3 Tablespoons unsweetened coconut, shredded
2 Tablespoons sliced almonds
¼ teaspoon sea salt
Preheat oven to 375°F.
preparing the crumble:
1. Combine the flours, sugar and sea salt.
2. Cut in butter until a coarse meal forms.
3. Stir in coconut and almonds.
4. Chill the crumble until ready to bake.
preparing the fruit:
1. Stir together cane sugar, corn starch and vanilla seeds.
2. Pour sugar mix over fruit and mix in.
3. Add citrus juice and fold again. Allow fruit to macerate for 5 minutes.
4. Portion fruit and juices in 4 baking dishes and top with crumble.
5. Bake for 35-40 minutes or until juices are bubbling and topping has browned.
*note: If not going gluten free, replace the flours with regular all-purpose flour.
Spring… Days are filled with sunny walks, whispering breezes and playing around in the crumbly earth.
A few weeks ago I had mentioned this beet root soup to you and here it is. Soups and other cool weather foods are slowly being replaced with lighter recipes.
Here at home the garden slowly emerges and by some sudden magic is filled with abundance. Alliums are pushing their way towards the sky and blankets of ground covers stretch far and wide. I love spring; everything takes on a new attitude. New vegetables break out into the market stands and appetites are excited to be tantalized by fresh experiences.
Earthy beets, sweet seductive carrots and creamy Japanese sweet potatoes all made it into this wonderful light soup.
And the color, so vibrant!
Continue below for the recipe and have a great weekend.
Beet Root Soup Recipe [Serves 4]
2 Tablespoons coconut oil
1 ½ cup leeks, halved & finely julienne
1 large garlic clove
3 beets, peeled & chopped [approx. 2 cups]
1 Japanese sweet potato, peeled & chopped [approx. 1 cup]
2 medium carrots, peeled & chopped [approx. ½ cup]
1 herb bouquet [2 parsley springs, 2 thyme sprigs, 1 bay leaf wrapped in a leek leaf & tied with twine]
5-6 cups chicken stock -or- vegetable stock
Sea salt & freshly ground black pepper to taste.
1. Sauté leeks in coconut oil on medium to low heat until tender.
2. Add garlic and cook for a few minutes, just to cook out the raw garlic flavor.
3. Add remaining ingredients and bring to a gentle simmer.
4. Cover and continue to cook until everything in tender.
5. Remove herb bouquet and puree soup.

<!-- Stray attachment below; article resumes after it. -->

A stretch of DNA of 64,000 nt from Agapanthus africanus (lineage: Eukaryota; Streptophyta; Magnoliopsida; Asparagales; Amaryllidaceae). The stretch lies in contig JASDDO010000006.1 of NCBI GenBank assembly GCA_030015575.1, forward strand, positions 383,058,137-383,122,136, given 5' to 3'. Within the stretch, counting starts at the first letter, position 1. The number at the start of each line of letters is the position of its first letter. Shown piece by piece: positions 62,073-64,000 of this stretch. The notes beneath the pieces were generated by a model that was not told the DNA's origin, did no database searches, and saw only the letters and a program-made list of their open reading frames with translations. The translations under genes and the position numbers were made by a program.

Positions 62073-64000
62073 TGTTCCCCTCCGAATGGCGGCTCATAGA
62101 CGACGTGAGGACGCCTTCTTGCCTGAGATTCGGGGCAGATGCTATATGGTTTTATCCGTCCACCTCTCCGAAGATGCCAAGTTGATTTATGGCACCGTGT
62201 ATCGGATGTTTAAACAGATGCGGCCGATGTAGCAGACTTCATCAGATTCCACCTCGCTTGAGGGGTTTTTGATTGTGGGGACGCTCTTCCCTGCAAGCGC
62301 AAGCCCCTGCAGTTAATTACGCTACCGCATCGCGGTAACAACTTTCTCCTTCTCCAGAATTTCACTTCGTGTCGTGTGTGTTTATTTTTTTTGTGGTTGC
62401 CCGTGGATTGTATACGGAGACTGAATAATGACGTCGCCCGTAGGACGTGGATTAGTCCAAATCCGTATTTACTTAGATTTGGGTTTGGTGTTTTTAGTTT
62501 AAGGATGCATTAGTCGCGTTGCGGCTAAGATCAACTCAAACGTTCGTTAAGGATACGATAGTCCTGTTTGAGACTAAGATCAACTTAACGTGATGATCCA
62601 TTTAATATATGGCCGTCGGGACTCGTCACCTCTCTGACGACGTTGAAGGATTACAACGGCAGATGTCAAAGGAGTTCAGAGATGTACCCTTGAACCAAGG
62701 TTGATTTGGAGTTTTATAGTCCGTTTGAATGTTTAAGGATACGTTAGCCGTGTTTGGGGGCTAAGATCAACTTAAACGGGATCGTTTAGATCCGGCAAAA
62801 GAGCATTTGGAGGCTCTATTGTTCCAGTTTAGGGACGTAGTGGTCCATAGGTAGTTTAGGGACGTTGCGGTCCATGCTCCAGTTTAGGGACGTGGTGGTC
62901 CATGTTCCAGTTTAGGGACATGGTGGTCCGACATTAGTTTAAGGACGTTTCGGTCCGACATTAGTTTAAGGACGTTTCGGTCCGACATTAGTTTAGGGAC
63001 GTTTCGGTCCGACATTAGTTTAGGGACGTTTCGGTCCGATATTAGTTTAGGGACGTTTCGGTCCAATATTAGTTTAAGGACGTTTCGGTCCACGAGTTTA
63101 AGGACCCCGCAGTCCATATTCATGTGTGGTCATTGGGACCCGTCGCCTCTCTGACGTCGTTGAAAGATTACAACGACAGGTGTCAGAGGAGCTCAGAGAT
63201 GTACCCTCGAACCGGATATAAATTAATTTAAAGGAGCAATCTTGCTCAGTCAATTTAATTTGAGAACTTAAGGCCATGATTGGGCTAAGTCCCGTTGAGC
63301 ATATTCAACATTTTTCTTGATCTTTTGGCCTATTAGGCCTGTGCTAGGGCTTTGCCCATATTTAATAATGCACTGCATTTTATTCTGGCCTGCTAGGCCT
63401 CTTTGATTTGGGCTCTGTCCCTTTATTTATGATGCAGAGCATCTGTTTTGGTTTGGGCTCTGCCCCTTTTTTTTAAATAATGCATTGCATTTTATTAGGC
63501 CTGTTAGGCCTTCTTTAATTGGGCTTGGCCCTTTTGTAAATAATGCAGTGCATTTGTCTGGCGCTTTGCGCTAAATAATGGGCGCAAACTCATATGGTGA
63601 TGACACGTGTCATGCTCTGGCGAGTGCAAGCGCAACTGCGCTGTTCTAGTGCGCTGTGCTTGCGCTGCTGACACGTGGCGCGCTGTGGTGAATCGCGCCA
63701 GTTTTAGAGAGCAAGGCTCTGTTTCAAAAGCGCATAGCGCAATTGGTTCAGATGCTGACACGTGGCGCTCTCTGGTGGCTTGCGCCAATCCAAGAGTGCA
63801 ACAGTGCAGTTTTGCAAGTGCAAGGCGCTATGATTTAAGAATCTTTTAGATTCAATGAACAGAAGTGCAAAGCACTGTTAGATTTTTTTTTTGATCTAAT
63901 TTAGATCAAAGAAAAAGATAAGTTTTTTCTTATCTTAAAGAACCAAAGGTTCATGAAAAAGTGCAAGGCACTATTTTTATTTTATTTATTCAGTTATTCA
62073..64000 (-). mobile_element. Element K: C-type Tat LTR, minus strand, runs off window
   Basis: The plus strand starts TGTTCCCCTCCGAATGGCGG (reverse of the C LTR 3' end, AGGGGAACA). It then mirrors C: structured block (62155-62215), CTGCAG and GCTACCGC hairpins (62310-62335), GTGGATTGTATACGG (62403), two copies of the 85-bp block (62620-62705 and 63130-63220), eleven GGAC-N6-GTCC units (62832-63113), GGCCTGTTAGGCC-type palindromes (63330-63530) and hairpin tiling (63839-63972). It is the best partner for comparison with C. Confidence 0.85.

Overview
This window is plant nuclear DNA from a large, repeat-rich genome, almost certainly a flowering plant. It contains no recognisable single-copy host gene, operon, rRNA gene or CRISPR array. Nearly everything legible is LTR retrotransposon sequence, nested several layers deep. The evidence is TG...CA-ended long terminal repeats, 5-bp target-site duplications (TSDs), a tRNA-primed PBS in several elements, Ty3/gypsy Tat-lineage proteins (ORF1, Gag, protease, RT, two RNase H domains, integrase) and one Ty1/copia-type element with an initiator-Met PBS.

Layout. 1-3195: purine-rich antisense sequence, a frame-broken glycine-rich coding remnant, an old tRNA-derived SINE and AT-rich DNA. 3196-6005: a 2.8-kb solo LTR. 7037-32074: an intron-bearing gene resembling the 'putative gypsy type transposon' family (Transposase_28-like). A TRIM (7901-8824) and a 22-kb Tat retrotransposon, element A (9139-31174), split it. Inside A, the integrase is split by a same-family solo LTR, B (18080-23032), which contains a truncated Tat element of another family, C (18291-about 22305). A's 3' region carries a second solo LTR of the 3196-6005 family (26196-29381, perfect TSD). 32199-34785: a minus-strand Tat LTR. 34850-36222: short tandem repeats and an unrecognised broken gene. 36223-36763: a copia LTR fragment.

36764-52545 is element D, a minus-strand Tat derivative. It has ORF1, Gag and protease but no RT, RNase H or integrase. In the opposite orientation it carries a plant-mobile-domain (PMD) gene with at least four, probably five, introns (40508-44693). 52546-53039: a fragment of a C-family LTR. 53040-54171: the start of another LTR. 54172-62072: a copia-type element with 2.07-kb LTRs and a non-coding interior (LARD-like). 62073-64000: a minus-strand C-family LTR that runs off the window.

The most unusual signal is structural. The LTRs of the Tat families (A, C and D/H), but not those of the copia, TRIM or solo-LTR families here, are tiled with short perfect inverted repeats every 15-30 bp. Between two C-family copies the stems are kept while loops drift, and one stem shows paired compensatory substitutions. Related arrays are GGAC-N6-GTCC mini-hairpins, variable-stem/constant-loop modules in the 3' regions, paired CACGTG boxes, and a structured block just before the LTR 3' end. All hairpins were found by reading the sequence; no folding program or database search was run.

6. Season with salt and pepper and serve with a little touch of cream or crème fraîche.
Already the warm spring weather is getting to me. Peaking outside at the garden from around the corner to see what’s out there, is there anything new to see?
I feel pulled by some mysterious force. Not only to get my hands dirty, but also to capture everything that happens. Even before things begin to bloom I like to envision what will this year look like. Flipping through past spring photos is a chance to see how things looked from the previous year and can be of great help in deciding what needs doing.
There are a few sparse gaps in the garden beds that need some fresh plants, something to merge the fuller areas into one whole planting. I love a densely planted garden space. Weeds are minimal and the tender crumb of the soil stays hydrated, but mostly everything looks lush, content and full of blooms.
Besides looking forward to spring, food is always something I look forward too and being in the kitchen fuels me. Salmon cakes such as these give me a boost when work is full and the “to do” list is long. The early spring chores in the garden are the everyday things that happen, your knees get sore and your back aches, but still my heart is happy knowing that everything will pay off later in the season when the garden can just be enjoyed.
There should be a picnic or two here or a few lazy afternoons there.
It is why I plant and care for this little place knowing that all this care is well worth it and sharing this space with friends is even better. Throw in some nourishing food, some laughter and call it dinner with a view.
For these salmon cakes you can replace the gluten free bread crumbs with Panko breadcrumbs if you are not going gluten free.